WASHINGTON — This country may be run by a rabid climate denier, but when it comes to the existential issue of our time, most Americans aren’t taking their cues from President Trump. Quite the opposite: More Americans than ever say climate change is real and that they’re worried about it.
Those are the results of a new poll by the Yale Program on Climate Change Communication and the George Mason University Center for Climate Change Communication. In nearly every way pollsters asked, the 1,114 people surveyed in November and December expressed more awareness of climate change and its impacts, as well as more concern about the increasingly dire state of the planet.
“People are beginning to understand that climate change is here in the United States, here in my state, in my community, affecting the people and places I care about, and now,” Dr. Anthony Leiserowitz, who directs the Yale climate communications program, told the New York Times. “This isn’t happening in 50 years, 100 years from now.”
Here are some of the most striking stats from the new Yale/George Mason poll:
- 7 in 10 Americans think global warming is happening, a 10-point increase from four years ago.
- Americans who think global warming is real and is taking place right now outnumber those who think it isn’t by a 5-to-1 ratio.
- The 51 percent of Americans who are “extremely” or “very” sure global warming is happening matches the previous high recorded back in 2008.
- Nearly 7 in 10 Americans are at least “somewhat worried” about global warming, while only 29 percent say they’re “very worried.”
There are several conclusions you can draw from these findings. One is that the decades-long campaign to deny the existence of climate change, or to claim that humans aren’t the main cause of it, has mostly — but not entirely — failed. Fifty-seven percent of Americans realize that most scientists agree that global warming is happening, which is the highest level since 2008. But far fewer grasp how widespread the consensus is within the scientific community — that is, that more than 90 percent of scientists agree on the facts and causes of climate change.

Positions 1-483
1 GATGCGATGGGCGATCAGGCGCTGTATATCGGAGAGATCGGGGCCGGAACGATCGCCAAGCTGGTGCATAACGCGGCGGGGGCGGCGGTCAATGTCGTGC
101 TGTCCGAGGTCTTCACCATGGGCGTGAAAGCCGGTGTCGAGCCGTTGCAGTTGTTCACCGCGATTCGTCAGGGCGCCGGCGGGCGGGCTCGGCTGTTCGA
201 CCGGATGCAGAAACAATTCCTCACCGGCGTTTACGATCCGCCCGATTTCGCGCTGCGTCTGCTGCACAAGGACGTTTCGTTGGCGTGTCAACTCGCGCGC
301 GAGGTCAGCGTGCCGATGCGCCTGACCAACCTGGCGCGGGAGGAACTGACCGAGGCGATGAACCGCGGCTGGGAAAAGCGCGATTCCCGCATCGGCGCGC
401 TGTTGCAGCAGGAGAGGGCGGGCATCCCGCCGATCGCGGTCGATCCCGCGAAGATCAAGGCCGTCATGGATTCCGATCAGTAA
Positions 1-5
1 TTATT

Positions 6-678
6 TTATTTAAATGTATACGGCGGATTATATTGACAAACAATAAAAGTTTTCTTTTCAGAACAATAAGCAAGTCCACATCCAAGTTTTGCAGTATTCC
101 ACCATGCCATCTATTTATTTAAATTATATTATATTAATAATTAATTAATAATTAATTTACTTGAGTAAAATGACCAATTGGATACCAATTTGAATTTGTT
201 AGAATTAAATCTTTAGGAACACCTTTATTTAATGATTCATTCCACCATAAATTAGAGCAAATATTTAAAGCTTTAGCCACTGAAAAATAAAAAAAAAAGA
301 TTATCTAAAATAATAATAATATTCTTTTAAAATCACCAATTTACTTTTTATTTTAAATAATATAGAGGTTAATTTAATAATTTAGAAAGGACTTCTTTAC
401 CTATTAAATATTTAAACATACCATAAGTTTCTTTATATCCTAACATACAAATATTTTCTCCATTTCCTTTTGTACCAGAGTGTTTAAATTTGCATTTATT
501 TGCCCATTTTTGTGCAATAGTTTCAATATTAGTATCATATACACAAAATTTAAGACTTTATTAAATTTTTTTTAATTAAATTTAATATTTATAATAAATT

The new numbers also largely debunk the oft-repeated claim — common among political consultants and even some lawmakers and candidates — that voters don’t care enough about the climate to make it a potent political issue. Nearly 7 in 10 Americans told the Yale/George Mason pollsters that that they were “interested” in global warming. And while just over 5 in 10 people said they felt “helpless,” almost equal the number of respondents — 48 percent — said they were “hopeful.”
That’s a startling level of optimism given the constant barrage of grim news about what new havoc our greenhouse-gas-addled atmosphere is causing. The latest is a new study published in Proceedings of the National Academy of Sciences on Monday concluding that Greenland’s vast ice sheet is melting so fast it may have reached a “tipping point,” resulting in far more sea-level rise than previously expected.
The research like this keeps piling up: Another study focusing on the Earth’s opposite pole found that melting ice in Antarctica could similarly contribute to unprecedented increases in sea-level rise around the world. A third paper recently revealed frightening levels of warming in our oceans, which play a vital role in absorbing heat but which also expand when they warm and so contribute to the trend of rising sea levels.
Yet in the face of these apocalyptic findings and others like them, a surprisingly small number of Americans think we’ve hit the point of no return and have given up hope (though scientists say that day is a decade away). A measly few of those surveyed in the Yale/George Mason poll, just 14 percent, said they think it’s too late to do anything about the problem of global warming.
2020 candidates, are you listening?